"At times . . . I wanted to be a poet." A fittingly sly and humble epigraph for this half-a-lifetime's worth of sly and humble, and also lyrical and joyous, poems.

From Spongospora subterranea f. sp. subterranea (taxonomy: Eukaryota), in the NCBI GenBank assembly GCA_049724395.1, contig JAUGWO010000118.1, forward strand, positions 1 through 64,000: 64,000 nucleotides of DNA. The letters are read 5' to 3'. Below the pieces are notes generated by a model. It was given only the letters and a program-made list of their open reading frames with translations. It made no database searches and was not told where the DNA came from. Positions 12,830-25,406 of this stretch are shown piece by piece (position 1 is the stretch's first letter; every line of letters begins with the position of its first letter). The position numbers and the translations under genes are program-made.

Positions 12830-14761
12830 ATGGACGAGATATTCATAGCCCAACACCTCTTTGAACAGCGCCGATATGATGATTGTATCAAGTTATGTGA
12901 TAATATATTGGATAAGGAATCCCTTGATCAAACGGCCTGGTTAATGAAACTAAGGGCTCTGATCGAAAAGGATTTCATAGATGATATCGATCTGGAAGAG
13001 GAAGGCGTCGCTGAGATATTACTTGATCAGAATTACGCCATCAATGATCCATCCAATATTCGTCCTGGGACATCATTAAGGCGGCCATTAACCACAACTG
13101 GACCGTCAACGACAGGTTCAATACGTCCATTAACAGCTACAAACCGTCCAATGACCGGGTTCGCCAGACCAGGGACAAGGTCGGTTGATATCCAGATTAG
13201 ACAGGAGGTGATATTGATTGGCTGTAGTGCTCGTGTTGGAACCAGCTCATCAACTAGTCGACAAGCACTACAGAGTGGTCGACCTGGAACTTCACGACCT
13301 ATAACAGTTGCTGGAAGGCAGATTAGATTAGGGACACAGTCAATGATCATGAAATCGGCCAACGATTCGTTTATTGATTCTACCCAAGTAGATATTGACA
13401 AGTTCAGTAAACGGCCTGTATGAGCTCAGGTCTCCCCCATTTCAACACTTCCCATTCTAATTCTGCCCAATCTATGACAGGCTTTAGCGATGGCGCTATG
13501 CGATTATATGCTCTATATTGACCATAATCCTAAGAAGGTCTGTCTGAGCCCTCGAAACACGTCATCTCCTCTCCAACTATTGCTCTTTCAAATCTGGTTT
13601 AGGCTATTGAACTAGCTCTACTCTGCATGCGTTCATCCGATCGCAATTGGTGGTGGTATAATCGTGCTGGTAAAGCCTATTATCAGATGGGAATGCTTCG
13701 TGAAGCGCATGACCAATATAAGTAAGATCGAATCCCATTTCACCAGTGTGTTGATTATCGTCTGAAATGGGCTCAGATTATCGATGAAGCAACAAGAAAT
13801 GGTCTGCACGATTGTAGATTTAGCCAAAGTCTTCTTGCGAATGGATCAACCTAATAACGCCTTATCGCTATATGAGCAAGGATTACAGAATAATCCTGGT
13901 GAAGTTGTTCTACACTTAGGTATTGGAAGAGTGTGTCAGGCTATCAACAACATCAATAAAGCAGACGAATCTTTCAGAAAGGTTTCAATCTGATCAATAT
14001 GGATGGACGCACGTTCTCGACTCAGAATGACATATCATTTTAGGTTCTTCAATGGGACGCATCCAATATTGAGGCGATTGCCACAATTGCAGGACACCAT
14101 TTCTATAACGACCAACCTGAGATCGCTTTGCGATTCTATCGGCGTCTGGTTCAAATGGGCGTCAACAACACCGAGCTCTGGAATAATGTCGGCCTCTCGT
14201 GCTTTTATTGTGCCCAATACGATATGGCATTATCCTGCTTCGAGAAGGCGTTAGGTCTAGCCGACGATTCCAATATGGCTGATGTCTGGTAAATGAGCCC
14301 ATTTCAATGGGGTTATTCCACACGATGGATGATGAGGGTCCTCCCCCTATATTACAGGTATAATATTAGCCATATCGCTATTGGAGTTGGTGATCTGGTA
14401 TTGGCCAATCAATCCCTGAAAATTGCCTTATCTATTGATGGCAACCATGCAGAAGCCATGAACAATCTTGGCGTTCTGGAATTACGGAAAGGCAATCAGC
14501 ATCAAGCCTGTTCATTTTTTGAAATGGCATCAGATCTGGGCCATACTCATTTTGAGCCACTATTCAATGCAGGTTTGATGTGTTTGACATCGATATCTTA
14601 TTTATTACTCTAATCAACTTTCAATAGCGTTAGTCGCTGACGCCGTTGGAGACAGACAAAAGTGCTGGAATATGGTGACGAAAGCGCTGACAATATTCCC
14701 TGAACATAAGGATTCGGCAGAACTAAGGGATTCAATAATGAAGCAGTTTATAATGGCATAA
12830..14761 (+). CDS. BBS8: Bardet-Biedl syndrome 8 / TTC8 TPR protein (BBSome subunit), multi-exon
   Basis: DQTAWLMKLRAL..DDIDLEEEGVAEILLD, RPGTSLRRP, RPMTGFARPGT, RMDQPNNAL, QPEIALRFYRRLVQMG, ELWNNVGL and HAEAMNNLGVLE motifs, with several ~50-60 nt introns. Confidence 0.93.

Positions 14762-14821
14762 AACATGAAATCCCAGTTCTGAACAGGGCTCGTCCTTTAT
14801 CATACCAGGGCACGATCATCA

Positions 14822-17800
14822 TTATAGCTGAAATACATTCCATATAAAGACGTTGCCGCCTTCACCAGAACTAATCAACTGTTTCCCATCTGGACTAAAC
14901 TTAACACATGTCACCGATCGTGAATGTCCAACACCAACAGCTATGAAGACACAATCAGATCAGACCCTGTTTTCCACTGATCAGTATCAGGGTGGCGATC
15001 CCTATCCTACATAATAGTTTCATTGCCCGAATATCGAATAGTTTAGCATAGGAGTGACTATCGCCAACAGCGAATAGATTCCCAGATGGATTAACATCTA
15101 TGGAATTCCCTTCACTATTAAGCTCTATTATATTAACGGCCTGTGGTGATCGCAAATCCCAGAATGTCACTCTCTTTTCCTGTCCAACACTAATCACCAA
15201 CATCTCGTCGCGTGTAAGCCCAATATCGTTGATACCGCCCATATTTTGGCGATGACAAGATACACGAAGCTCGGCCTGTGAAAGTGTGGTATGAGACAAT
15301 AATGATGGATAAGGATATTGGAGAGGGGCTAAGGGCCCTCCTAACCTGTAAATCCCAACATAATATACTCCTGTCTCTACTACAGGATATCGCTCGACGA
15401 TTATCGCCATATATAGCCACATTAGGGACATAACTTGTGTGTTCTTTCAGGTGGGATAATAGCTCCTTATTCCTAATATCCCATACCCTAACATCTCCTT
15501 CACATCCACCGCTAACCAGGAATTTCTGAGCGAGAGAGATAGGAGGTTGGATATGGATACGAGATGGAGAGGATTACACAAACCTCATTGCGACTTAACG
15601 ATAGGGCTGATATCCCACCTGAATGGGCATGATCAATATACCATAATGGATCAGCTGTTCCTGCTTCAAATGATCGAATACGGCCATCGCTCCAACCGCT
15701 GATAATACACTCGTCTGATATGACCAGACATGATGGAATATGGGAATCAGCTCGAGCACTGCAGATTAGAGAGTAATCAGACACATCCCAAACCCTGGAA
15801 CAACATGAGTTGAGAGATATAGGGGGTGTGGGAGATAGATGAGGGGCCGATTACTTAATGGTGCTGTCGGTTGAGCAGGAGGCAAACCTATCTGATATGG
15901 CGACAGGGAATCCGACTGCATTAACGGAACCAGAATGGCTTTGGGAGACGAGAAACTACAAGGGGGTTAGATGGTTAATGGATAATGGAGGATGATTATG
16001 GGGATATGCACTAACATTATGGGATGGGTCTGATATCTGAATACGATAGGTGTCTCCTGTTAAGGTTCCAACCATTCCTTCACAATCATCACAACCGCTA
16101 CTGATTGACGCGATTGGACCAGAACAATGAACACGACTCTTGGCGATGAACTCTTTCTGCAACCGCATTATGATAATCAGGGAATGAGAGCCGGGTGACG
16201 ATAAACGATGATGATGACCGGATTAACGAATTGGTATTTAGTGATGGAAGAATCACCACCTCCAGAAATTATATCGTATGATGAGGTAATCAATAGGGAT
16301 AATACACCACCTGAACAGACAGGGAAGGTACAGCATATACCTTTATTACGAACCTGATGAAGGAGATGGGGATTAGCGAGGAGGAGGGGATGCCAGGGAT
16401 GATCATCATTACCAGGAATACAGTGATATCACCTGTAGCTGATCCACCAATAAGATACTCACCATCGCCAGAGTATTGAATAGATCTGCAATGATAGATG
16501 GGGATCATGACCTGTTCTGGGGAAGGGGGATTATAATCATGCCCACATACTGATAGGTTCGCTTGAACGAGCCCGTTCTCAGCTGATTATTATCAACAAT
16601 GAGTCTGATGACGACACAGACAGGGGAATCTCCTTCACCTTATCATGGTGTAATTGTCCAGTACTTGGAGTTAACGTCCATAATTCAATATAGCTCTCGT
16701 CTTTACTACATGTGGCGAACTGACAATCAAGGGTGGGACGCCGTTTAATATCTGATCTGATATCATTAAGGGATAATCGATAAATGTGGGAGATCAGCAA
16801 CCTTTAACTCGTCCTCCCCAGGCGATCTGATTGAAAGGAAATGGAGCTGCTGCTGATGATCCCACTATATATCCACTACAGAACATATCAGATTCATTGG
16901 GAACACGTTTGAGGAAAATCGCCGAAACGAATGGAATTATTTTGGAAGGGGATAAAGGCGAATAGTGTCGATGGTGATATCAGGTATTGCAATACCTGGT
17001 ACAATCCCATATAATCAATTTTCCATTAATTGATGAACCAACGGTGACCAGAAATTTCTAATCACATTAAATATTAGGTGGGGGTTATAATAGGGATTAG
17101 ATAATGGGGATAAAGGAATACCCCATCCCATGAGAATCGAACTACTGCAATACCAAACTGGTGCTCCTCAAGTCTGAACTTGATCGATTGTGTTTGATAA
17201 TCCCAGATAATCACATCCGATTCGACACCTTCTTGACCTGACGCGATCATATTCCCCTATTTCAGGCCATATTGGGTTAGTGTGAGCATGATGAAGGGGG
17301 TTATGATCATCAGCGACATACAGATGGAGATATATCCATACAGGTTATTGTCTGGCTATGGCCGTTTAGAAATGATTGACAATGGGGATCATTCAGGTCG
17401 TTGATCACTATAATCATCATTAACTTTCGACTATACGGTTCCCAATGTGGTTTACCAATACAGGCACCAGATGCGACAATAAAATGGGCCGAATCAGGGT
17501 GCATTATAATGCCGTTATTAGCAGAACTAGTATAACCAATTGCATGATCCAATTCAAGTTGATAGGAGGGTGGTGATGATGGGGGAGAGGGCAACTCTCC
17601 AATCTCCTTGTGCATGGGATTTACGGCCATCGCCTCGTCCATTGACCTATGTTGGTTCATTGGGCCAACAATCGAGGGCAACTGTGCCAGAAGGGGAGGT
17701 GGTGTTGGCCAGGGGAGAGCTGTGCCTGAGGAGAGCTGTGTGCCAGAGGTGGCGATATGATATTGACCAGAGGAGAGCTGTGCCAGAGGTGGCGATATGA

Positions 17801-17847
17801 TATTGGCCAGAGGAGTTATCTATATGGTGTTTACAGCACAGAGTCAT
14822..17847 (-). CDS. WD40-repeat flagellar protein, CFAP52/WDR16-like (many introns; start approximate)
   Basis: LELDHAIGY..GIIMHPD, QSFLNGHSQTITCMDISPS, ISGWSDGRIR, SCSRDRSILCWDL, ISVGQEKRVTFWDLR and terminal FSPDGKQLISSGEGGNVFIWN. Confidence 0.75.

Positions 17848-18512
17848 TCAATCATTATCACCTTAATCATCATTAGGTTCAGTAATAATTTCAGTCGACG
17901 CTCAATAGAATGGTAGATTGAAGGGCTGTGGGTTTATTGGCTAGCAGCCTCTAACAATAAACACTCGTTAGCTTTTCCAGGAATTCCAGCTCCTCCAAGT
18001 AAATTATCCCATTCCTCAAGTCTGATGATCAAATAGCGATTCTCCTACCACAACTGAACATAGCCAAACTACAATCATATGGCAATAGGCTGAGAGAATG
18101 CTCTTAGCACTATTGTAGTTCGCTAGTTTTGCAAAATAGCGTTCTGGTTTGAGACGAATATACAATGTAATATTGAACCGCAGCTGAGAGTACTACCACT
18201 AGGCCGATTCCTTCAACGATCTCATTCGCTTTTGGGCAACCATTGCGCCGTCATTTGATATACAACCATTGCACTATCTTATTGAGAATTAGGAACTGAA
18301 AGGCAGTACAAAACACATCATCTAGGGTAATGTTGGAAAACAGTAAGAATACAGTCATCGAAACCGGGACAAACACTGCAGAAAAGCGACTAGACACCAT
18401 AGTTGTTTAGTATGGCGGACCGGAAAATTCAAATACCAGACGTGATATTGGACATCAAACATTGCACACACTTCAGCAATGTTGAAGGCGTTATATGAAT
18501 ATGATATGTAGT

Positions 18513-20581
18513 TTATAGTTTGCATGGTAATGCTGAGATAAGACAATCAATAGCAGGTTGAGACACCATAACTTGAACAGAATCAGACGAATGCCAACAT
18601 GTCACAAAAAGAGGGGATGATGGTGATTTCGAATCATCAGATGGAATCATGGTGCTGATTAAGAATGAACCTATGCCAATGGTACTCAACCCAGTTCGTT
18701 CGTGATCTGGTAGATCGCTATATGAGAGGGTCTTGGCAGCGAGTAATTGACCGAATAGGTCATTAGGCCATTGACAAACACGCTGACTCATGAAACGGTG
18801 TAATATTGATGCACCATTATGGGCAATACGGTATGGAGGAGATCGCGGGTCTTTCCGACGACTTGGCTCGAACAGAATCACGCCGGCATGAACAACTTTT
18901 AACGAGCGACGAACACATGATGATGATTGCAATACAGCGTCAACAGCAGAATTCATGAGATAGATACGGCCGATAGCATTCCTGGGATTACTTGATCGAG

From the first poem in the collection, "The Woman in the Peter Pan Collar," in which the poet examines an old photograph of his mother, searching for clues, to the last, "Rainouts," in which he beseeches the Lord to let his own death take place on the sort of day that strands baseball games mid-inning, leaving "all final decisions happily deferred," Brooke Horvath is always intimate, never rhetorical or bland. This is poetry not just for the sake of poetry, but poetry as a way of life, of engaging with the world. Like the works of Alan Dugan or Galway Kinnell, these are poems of the everyday and, when read slantwise, of what lies beyond. The whole collection, in fact, is imbued with the wily double meaning of the final couplet from "What in the World Were We Thinking Of?"—"It was a day when nothing happened / that we will find worth remembering."